"Fare" and "fair" are different words with completely different meanings - please use the correct one. The proper expression is "moot point", NOT "mute point".

  
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taemo
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Oct 28, 2013 20:53 |  #20

^i'm going through 2 photography books right now and all the pictures are B&W, wildlife, travel and landscape
Sebastiao Salgado - Genesis
https://www.google.ca …kQ_AUoAQ&biw=11​85&bih=581 (external link)
Nick Brandt - Across the Ravaged Land
https://www.google.ca …kQ_AUoAQ&biw=11​85&bih=581 (external link)

some of the animal pictures looks staged and/or not in their natural environment, but still past the colors you can see the details on the animals, ie the lion's mane, wrinkles on an elephant and my favorite of all, their eyes
http://3.bp.blogspot.c​om …98l7Il-1JNQ/s640/lion.jpg (external link)


color is one of the first thing we will notice, most beginner photographers think that just because they got some good colors that their shot is good, this is a problem that I see a lot on landscape photography
but likewise can be said on b&w, most people think that just by converting their shots to B&W that it is street photography already


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airfrogusmc
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Oct 28, 2013 21:09 |  #21

One of my all time favorite photographs of deer.
http://www.jacksonfine​art.com/images/private​/largest/19.jpg (external link)




  
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RandyMN
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Oct 28, 2013 21:13 |  #22

airfrogusmc wrote in post #16407003 (external link)
One of my all time favorite photographs of deer.
http://www.jacksonfine​art.com/images/private​/largest/19.jpg (external link)

Is that IR?




  
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Tom ­ Reichner
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Oct 28, 2013 21:29 |  #23

airfrogusmc wrote in post #16407003 (external link)
One of my all time favorite photographs of deer.
http://www.jacksonfine​art.com/images/private​/largest/19.jpg (external link)

Yeah, that is a really special image. An all-white subject against a dark evergreen forest - that certainly has the makings for a great B&W wildlife image!

I have never seen a white deer in nature . . . none of the deer native to North America are white, except for the freak individual here & there. I wonder if the deer in that photo are a wild herd, or if they were specially bred in captivity to exploit a recessive gene?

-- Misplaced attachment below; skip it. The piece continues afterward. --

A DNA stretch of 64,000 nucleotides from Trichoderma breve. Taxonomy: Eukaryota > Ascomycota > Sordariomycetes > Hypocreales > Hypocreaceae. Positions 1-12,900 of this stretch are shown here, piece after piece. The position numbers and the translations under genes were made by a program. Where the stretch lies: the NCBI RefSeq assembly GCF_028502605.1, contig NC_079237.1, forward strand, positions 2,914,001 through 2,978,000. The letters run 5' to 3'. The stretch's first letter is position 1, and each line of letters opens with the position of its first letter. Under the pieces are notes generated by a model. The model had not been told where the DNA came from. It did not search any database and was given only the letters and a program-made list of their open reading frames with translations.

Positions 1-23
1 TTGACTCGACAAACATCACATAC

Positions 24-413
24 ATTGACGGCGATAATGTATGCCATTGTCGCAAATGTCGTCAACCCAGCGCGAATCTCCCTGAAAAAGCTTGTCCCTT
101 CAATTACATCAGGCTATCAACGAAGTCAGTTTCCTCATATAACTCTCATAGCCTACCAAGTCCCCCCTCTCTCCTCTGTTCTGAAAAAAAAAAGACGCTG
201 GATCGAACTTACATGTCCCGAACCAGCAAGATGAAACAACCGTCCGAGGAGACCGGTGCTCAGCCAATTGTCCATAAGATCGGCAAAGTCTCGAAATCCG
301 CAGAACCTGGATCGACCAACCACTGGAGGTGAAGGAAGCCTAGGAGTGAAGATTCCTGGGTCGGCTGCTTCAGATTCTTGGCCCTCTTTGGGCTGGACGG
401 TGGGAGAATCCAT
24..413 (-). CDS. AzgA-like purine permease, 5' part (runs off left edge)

"Your" and "you're" are different words with completely different meanings - please use the correct one.
"They're", "their", and "there" are different words with completely different meanings - please use the correct one.
"Fare" and "fair" are different words with completely different meanings - please use the correct one. The proper expression is "moot point", NOT "mute point".

  
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airfrogusmc
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Oct 28, 2013 21:31 |  #24

No, just straight B&W of white deer running (Ireland IIRC and late 1960s?) with a very dark background




  
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airfrogusmc
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Oct 28, 2013 21:35 |  #25

Tom Reichner wrote in post #16407058 (external link)
Yeah, that is a really special image. An all-white subject against a dark evergreen forest - that certainly has the makings for a great B&W wildlife image!

I have never seen a white deer in nature . . . none of the deer native to North America are white, except for the freak individual here & there. I wonder if the deer in that photo are a wild herd, or if they were specially bred in captivity to exploit a recessive gene?

Theres a herd near Argonne National Laboratory Water Fall Glen Illinois. I don't know if they are native.




  
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RandyMN
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Oct 28, 2013 21:38 |  #26

Wow! Off topic here but Airfrogusmc, you have what I think is the highest post count of anyone I have ever seen in this forum. Never even paid much attention to that before.